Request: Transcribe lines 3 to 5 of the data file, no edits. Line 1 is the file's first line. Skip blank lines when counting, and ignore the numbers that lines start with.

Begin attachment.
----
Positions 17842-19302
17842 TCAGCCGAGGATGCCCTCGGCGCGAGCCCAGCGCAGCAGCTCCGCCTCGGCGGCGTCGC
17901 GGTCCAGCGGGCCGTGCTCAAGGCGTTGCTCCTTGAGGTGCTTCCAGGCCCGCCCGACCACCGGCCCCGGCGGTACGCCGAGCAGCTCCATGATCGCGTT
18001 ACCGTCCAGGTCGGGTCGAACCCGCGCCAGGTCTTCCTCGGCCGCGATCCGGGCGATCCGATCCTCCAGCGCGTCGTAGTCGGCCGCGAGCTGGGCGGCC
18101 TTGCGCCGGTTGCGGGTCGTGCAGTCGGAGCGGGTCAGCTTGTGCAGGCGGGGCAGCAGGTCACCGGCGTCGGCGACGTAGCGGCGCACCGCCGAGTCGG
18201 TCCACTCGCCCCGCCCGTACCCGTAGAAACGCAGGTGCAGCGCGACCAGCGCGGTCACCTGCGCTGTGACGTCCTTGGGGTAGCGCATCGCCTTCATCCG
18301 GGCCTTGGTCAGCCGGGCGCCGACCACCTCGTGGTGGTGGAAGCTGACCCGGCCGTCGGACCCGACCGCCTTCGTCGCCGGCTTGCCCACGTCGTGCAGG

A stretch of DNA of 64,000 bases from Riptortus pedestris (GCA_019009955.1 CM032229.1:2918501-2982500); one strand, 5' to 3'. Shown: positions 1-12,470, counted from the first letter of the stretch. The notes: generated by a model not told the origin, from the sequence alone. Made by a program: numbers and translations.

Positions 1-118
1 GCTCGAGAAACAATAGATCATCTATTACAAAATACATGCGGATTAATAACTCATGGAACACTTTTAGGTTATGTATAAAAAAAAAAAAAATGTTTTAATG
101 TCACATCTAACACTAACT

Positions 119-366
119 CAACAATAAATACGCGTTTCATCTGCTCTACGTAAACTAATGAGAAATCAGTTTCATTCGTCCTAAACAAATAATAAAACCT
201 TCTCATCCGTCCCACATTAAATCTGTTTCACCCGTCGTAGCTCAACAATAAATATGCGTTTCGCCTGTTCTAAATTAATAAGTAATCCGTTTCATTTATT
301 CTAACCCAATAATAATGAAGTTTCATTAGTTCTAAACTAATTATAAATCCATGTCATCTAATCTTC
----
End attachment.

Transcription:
17901 GGTCCAGCGGGCCGTGCTCAAGGCGTTGCTCCTTGAGGTGCTTCCAGGCCCGCCCGACCACCGGCCCCGGCGGTACGCCGAGCAGCTCCATGATCGCGTT
18001 ACCGTCCAGGTCGGGTCGAACCCGCGCCAGGTCTTCCTCGGCCGCGATCCGGGCGATCCGATCCTCCAGCGCGTCGTAGTCGGCCGCGAGCTGGGCGGCC
18101 TTGCGCCGGTTGCGGGTCGTGCAGTCGGAGCGGGTCAGCTTGTGCAGGCGGGGCAGCAGGTCACCGGCGTCGGCGACGTAGCGGCGCACCGCCGAGTCGG